It feels like every studio movie nowadays wants to be Iron Man. That is, to be a big-budget venture into an established fandom that will, hopefully, lead to a cinematic universe full of more like itself. But it wasn’t always like this. There was a time when superhero fare was still an iffy IP to pull from, when special effects were less about CGI and more about pyrotechnics, when people weren’t as enamored with Tony Stark… but with John McClane. After Die Hard cemented itself as a surefire money-maker, studios were clamoring to put their own action star into a similarly simple scenario against a host of hatable goons and their snobby mastermind boss. Thirty years later, studios have pretty much stopped digging in that nearly-stripped goldmine. But that didn’t stop Ryûhei Kitamura’s The Doorman.
Ali Gorsky (Ruby Rose) is a highly-trained soldier returning to the US after losing a politician she was guarding to a terrorist attack. With no job prospects available, Ali turns to her Uncle Pat for some advice. Fortunately, Pat has a job for her as a doorman (“they said the title!”) at the hotel where he works maintenance, and where Ali‘s estranged brother-in-law and niece & nephew live. Ali takes the job and winds up getting an invitation to Easter Dinner from her newly-found family. Unfortunately, the building is also the home of a slippery black market art dealer, and his ex-partner, Victor Dubois (Jean Reno), has come to collect some pieces he believes to be his, by whatever force he deems necessary. When her family gets caught in the crossfire, Ali must use all her training to fend off Dubois’s squad of goons, protect her loved ones, and maybe save some priceless art along the way.
We’ll get back to Ali and Dubois in a moment, but first: one of the most impressive things this movie does is pack an absolutely staggering amount of 80s tropes into one hundred minutes. Ali‘s nephew is an angsty teen straight out of an anti-drug PSA. Her niece is an annoyingly optimistic, hero-worshipping kid who, at one point, refers to her older brother as “buttbrain.” And on the opposite team, Dubois‘s henchmen are as needlessly cruel and vaguely European as any bullet-fodder baddies have ever been. Hell, the henchmen even dress like an 80s bad guy army, with a short dyed mohawk and leather-on-Hawaiian-shirt combo especially standing out. Whether you feel this movie works as an 80s throwback or not, you can’t deny it doesn’t look and sound the part.
“[…] one of the most impressive things [The Doorman] does is pack an absolutely staggering amount of 80s tropes into one hundred minutes.”
Sadly, being 80s action movie tropes are about as much development as these characters get. That said, watching Jean Reno as a stereotypical French criminal mastermind is fun. He’s not afraid to ham it up a little bit, at one point literally swirling a wine glass under his nose as he maniacally monologues about art. Basically, he’s a very easy villain, which makes it a shame that Ruby Rose, who is usually a phenomenal actor, doesn’t match his campiness. That’s not necessarily her fault though; the story gives her so little to do besides punch people that it would be difficult to pull even a corny character out of it. On that note though, it was very cool to learn that Rose did all her own stunts for this movie. So even though the script didn’t give her much, she did something with it to make it her own.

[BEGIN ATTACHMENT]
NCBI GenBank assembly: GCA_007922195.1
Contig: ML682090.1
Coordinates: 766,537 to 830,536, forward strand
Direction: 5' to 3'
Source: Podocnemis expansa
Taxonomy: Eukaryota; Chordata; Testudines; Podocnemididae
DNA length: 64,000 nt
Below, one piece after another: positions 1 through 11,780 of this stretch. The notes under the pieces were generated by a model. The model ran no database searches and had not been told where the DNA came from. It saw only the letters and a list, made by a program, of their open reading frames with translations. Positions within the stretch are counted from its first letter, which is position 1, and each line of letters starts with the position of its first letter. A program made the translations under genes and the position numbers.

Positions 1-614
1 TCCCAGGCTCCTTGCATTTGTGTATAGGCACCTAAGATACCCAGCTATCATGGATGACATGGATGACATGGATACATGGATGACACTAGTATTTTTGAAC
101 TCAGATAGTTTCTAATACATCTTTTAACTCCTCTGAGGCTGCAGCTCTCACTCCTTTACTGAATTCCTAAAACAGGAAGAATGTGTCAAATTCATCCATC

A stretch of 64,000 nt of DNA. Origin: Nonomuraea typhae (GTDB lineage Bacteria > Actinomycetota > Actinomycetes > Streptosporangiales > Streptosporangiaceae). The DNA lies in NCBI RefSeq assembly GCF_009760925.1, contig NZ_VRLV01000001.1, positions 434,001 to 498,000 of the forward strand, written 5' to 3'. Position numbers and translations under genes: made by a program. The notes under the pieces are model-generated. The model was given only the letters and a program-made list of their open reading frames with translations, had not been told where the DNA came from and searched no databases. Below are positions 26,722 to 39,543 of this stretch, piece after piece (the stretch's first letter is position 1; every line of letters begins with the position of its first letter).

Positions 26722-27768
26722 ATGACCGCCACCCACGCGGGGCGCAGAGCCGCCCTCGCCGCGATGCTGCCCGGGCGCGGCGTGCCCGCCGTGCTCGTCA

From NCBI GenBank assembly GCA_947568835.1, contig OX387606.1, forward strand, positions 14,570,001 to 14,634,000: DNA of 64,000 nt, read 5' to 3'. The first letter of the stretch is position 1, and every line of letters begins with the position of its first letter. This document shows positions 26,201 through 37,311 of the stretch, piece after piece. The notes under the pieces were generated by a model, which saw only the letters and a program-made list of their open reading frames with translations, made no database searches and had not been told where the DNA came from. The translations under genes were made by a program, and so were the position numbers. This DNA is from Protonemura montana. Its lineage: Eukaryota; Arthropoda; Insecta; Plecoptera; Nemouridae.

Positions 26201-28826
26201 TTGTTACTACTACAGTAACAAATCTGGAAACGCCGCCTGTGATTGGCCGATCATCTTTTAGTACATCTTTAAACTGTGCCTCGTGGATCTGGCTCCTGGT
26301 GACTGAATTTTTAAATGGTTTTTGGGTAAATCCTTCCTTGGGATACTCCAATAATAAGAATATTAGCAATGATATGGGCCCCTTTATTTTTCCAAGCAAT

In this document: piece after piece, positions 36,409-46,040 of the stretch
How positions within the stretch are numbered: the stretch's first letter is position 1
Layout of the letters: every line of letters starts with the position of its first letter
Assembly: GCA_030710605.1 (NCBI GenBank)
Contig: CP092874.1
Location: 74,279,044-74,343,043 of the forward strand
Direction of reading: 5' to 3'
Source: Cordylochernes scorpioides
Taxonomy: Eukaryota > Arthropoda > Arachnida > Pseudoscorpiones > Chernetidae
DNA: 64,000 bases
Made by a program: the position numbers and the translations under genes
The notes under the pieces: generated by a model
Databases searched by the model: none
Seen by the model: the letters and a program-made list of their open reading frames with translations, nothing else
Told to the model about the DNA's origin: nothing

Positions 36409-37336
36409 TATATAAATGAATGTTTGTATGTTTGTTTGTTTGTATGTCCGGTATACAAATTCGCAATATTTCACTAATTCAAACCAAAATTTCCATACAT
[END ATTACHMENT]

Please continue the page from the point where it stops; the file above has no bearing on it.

However, that fact also makes it extra disappointing that the most lackluster element to the movie is its action. That’s mostly due to very choppy editing. It’s a problem throughout the whole movie, but especially in the fight scenes. This makes the fights hard to follow, and their conclusions pretty unsatisfying. The framing of these scenes also lets the viewer down; there are two instances of a bad guy meeting an effects-heavy end that’s at least partially obscured. For a film by the man who gave us The Midnight Meat Train, The Doorman is seriously lacking in showy deaths.
A lot of the would-be Die Hards of the 80s and 90s suffered from being just that. The comparisons that studios hoped ticket-buyers would make between the two also ended up being the comparisons critics ended up making. And by being so close to the Die Hard formula, it was easy to tell how those movies failed where Die Hard succeeded. Unfortunately, the same is true of The Doorman. If you check it out, you’ll no doubt be able to see how it takes its cues from classic 80s action movies. At the same time, you’ll probably just wish you were watching one of those instead.
The Doorman is out on VOD now. If you watch it, we want to know what you think! Did it scratch the same itch that 80s action movies do for you? How does it compare to Ryûhei Kitamura’s other movies? Will “henchman chic” ever become its own brand of fashion? Let us know on Facebook, Twitter, or Instagram. And for more movie reviews like this one, keep lurking at Nightmare on Film Street.